Why a women's club?
The point was to avoid the macho posturing that sometimes accompanies rides with men.
The Trail Angels' vision statement reads: "To grow and develop a group of women mountain biking enthusiasts and create a symphony of characters that come together and strengthen one another spiritually and physically."
It's mission statement: "To create an atmosphere of fun, encouragement, adventure and strength through mountain biking for women of all ages."
But on Jan. 8, 2004, something happened that changed the Trail Angels and everyone in it forever.
A 2-year-old mountain lion killed expert mountain biker Mark Reynolds in Whiting Ranch and hid the body in the brush. No one knew. Hours later, Trail Angel Anne Hjelle, 30, happened to be on the same trail. Hjelle was attacked by the same lion.
Her riding partner, Debi Nichols, arrived within minutes. Horrified, she jumped off her bike and pulled her bloody friend from the lion's jaws, saving Hjelle's life.
Several minutes later, other Trail Angels arrived at the scene; Van Woerkom was among them.
The tragedy could have ended the club. But instead it did just the opposite. It bound everyone together.
Overnight, membership doubled to more than 100 riders.
Then the next tragedy hit.
"But time makes you bolder
"Even children get older and I'm getting older too."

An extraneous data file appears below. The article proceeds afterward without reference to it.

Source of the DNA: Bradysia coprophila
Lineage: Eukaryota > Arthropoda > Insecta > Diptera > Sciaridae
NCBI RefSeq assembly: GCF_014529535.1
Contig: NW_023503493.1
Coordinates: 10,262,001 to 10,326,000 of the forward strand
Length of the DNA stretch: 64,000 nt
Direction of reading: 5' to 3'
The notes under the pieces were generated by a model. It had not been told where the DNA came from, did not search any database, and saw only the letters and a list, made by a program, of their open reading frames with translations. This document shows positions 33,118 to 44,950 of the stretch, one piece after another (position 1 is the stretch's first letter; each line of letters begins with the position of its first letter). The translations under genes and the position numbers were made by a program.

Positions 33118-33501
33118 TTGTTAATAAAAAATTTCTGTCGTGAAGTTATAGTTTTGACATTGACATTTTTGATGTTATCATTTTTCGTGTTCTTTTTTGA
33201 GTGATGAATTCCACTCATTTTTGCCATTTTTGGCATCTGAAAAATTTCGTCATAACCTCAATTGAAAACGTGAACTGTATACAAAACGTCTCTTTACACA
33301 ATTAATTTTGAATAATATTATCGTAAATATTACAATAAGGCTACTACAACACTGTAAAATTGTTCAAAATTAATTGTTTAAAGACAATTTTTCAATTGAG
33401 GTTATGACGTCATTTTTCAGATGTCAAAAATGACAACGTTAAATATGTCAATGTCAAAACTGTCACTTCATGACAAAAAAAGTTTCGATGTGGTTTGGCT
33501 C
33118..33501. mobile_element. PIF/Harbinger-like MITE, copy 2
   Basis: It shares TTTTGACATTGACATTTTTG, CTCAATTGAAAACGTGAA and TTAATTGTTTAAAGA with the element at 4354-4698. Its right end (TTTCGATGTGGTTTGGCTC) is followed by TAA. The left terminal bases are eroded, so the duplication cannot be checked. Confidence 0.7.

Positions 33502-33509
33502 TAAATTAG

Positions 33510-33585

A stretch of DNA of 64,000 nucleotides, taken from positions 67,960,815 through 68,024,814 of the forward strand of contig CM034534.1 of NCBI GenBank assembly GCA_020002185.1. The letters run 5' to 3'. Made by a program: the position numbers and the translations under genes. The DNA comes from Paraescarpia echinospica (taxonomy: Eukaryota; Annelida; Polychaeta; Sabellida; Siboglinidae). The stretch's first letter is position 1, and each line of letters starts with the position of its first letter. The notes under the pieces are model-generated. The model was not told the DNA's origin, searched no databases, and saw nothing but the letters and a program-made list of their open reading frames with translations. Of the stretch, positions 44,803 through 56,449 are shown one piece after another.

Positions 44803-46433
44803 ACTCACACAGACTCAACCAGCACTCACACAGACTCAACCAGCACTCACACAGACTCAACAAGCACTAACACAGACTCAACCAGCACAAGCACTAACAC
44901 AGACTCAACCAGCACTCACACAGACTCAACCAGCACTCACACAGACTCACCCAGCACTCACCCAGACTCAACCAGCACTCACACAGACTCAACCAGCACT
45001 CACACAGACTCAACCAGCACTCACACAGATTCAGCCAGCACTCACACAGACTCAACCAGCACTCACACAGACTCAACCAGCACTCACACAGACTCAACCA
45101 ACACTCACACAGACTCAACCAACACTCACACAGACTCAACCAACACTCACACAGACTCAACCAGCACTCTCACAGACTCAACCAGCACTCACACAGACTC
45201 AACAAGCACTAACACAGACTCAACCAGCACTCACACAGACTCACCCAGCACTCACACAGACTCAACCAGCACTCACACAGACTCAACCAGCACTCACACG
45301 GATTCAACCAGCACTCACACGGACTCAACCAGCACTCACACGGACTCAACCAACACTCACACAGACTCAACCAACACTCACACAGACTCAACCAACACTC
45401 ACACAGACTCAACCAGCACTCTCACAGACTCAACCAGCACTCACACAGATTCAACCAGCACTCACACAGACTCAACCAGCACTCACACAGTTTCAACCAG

On Nov. 28, 2006, Trail Angel Christy Kirkwood wrapped up a ride with fellow member Debbie Brown. The pair was in the bicycle lane on Santiago Canyon Road. A car veered and killed Kirkwood, a Garden Grove school teacher.
Again, with the help of Van Woerkom, the Trail Angels banded together. And, again, membership doubled, this time to nearly 250 riders.
For most of us, the saying "what doesn't kill you, will make you stronger" is just a cliché. But for Van Woerkom and the Trail Angels you could say the saying is a code. Today, the club's logo includes the paw print of a mountain lion.
Last year MTBChick.com (mountain bike chick), honored Van Woerkom as one of the "Five Most Influential Women in SoCal Cycling." In the citation, MTBChick.com stated. "Jacke has the energy of an army of women."
Van Woerkom also rides horses, sky dives and surfs. But, always, she returns to the Trail Angles and her family for sustenance, never forgetting the lesson she learned in the '90s. Balance.
During a recent talk at REI, she discussed the importance of including one's self in the equation, along with career and family.
It's also is a theme she talks about on her website, changinggearscoach.com.
"If you find a place to release stress and relish in what you are passionate about for a few hours," she says, "you have so much more of yourself to give back to everyone."
"I've been afraid of changing."
The Stevie Nicks' lyric might have once applied to Van Woerkom.
But that was another life.
Now we all can learn following Van Woerkom wheel.
David Whiting's column appears News One Wednesdays, Fridays, Sundays; firstname.lastname@example.org.